White House Steps Up Fight Against Supply Chain Woes
WASHINGTON — In an ideal economy, the nation’s supply chains work something like this: raw materials, finished products and ready-to-assemble merchandise like cars and trucks flow into the nation’s ports.
The largest of these ports, those blessed to sit on deep-water harbors, typically have rail tracks extending right out to the dock, so cargo containers can be offloaded directly onto trains and sent on their way.
They and other, smaller ports, also rely on truck drayage to carry the 20-foot long containers to inland ports and distribution centers, where loads are broken down for delivery to Main Street and where some manufactures take advantage of designated Foreign Trade Zones to assemble their finished products and send them to market in the U.S. without paying exorbitant duties.
Five major railroads move cargo across the nation, and a succession of trucks — ranging from large to ever smaller — carry consumer goods the last mile to their destination.
Lately, however, the nation’s supply chain hasn’t been working quite so seamlessly. In the wake of the global coronavirus pandemic, shortages of one kind or another have frustrated consumers and businesses alike.
On Wednesday morning, the Labor Department announced the snarled supply chains across the globe had pushed inflation to 5.4% in September, the highest rate since 2008.
According to the department, consumer prices rose 0.4% in September from August as supply chain disruptions kept many goods scarce. The costs of new cars, food, gas, and restaurant meals all jumped.
Excluding the volatile food and energy categories, core inflation rose 0.2% in September and 4% compared with a year ago. Core prices hit a three-decade high of 4.5% in June.
On Wednesday afternoon President Biden is scheduled to announce his response to the bad news and try to allay fears that the current difficulties will extend into the fast-approaching holiday shopping season.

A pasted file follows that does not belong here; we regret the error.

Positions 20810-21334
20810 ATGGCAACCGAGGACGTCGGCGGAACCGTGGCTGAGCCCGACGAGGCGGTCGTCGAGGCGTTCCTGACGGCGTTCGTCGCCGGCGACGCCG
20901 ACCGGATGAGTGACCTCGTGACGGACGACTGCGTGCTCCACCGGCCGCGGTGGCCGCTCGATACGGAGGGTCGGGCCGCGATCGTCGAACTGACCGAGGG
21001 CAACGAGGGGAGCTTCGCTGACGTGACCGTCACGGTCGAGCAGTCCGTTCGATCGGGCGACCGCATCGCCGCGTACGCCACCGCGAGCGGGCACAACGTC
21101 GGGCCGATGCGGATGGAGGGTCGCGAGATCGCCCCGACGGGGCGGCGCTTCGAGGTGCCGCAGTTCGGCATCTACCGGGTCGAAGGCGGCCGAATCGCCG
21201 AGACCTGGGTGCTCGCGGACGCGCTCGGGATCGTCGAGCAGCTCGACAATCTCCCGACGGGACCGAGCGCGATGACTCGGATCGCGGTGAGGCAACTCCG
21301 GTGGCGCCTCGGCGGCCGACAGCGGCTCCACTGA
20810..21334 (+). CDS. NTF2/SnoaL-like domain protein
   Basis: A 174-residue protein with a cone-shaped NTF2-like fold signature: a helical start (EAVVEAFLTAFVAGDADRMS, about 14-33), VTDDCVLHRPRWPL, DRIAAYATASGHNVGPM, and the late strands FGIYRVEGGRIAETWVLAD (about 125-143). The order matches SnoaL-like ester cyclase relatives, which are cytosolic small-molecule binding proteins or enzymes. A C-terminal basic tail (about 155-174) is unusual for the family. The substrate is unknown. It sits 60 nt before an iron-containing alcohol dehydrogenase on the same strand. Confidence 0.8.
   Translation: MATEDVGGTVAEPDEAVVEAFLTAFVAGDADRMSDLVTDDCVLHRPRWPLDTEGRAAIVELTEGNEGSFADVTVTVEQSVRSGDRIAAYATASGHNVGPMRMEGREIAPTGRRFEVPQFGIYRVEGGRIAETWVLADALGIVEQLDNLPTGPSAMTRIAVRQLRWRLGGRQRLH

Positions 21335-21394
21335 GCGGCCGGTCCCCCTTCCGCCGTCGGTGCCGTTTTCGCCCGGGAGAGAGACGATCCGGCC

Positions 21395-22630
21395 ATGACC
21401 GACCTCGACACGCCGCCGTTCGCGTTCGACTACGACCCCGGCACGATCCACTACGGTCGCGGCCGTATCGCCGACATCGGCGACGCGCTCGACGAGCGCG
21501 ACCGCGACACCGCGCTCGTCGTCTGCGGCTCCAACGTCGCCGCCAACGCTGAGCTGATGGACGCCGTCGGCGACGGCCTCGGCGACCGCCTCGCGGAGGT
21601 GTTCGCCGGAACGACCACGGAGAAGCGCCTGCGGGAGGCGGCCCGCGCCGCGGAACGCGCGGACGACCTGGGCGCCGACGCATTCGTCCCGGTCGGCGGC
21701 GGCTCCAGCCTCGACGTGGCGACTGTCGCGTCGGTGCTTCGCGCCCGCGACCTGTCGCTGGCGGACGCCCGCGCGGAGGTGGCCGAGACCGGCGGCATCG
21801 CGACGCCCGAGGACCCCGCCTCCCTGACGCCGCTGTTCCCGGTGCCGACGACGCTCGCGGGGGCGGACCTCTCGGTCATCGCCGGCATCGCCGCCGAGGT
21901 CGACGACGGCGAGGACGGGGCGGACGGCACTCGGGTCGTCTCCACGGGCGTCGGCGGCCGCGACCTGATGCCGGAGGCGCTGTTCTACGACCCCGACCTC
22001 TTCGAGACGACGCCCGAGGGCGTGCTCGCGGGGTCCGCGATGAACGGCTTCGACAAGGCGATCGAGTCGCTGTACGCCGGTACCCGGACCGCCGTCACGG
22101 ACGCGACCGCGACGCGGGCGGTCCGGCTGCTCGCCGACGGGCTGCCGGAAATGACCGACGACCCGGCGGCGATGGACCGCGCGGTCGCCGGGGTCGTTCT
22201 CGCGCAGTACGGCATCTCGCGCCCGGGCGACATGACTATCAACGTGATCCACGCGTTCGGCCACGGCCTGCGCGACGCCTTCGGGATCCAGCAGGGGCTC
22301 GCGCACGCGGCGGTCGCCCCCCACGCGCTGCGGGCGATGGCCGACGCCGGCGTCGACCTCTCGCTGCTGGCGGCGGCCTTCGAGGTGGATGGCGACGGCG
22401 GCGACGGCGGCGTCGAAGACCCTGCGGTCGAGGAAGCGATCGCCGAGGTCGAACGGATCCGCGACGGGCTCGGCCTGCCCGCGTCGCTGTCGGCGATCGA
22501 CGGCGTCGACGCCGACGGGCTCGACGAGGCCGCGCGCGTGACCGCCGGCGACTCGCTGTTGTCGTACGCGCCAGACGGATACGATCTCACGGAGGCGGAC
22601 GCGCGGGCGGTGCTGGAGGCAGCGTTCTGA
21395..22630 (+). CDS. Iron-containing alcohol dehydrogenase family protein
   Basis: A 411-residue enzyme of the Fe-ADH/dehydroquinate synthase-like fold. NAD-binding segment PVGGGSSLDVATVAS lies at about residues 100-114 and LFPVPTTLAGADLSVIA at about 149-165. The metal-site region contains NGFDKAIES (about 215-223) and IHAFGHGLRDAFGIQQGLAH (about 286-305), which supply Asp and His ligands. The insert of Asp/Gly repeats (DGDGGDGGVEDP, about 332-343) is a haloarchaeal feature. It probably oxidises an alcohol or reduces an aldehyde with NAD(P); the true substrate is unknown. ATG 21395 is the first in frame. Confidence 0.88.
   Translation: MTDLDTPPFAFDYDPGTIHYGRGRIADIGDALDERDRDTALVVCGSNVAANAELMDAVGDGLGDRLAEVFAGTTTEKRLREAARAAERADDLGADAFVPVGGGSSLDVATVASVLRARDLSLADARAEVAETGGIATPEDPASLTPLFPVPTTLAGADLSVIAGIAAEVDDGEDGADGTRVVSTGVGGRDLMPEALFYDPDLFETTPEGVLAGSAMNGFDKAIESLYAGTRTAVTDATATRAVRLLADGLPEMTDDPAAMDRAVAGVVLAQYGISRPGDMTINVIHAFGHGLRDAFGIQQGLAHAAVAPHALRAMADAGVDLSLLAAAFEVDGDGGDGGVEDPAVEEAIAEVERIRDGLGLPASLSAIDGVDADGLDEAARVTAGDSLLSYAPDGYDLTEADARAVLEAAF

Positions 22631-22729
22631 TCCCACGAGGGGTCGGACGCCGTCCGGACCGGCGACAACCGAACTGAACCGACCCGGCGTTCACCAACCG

In a conference call with reporters Tuesday evening, senior administration officials said the president’s Supply Chain Disruptions Task Force, an entity established in June, has secured several key commitments to speed up shipments of goods.
These include the Port of Los Angeles expanding to around the clock operations seven days a week, a step the nearby Port of Long Beach took in mid-September. Both ports typically rank as the first or second busiest ports in the nation and are key ports of entry for goods from China and other manufacturer hot spots in Asia.
The expansion of hours at the Port of Los Angeles will nearly double the hours that cargo will be able to move out of its docks and on to highways, the administration said.
In addition to the commitment by the port itself, the International Longshore and Warehouse Union has announced its members are willing to work those extra shifts.
Several large companies are also expanding their hours of operation to move more cargo off the docks, so ships can come to shore faster.
The nation’s largest retailer, Walmart, told the task force that by increasing its night time shipments, it could increase throughput by as much as 50% over the next several weeks.
In addition, the White House announced the following commitments in a statement:
- UPS is committing to an increased use of 24/7 operations and enhanced data sharing with the ports, which it said could allow it to move up to 20% more containers from the ports;
- FedEx is committing to work to combine an increase in night time hours with changes to trucking and rail use to increase the volume of containers it will move from the ports. Once these changes are in place,the company said it could double the volume of cargo that can be moved out of the ports at night;
- Samsung is committing to moving nearly 60% more containers out of these ports by operating 24/7 through the next 90 days. An estimated 72% of U.S. homes have at least one Samsung product, from appliances to consumer electronics;
- The Home Depot said it plans to move up to 10% additional containers per week during the newly available off-peak port hours at the Ports of L.A. and Long Beach;
- Target, which is currently moving about 50% of its containers at night, has committed to increasing that amount by 10% during the next 90 days to help ease congestion at the ports.
Across these six companies, the administration said, over 3,500 additional containers per week will move at night through the end of the year.
The Ports in Los Angeles and Long Beach, California, account for 40% of all shipping containers entering the United States.
As of Monday, according to the Associated Press, there were 62 ships berthed at the two ports and 81 waiting to dock and unload, according to the Marine Exchange of Southern California.
The White House said Transportation Secretary Pete Buttigieg and Port Envoy John Porcari will continue to work with stakeholders to help more businesses access the expanded hours, and move the rest of the supply chain towards 24/7 operations.
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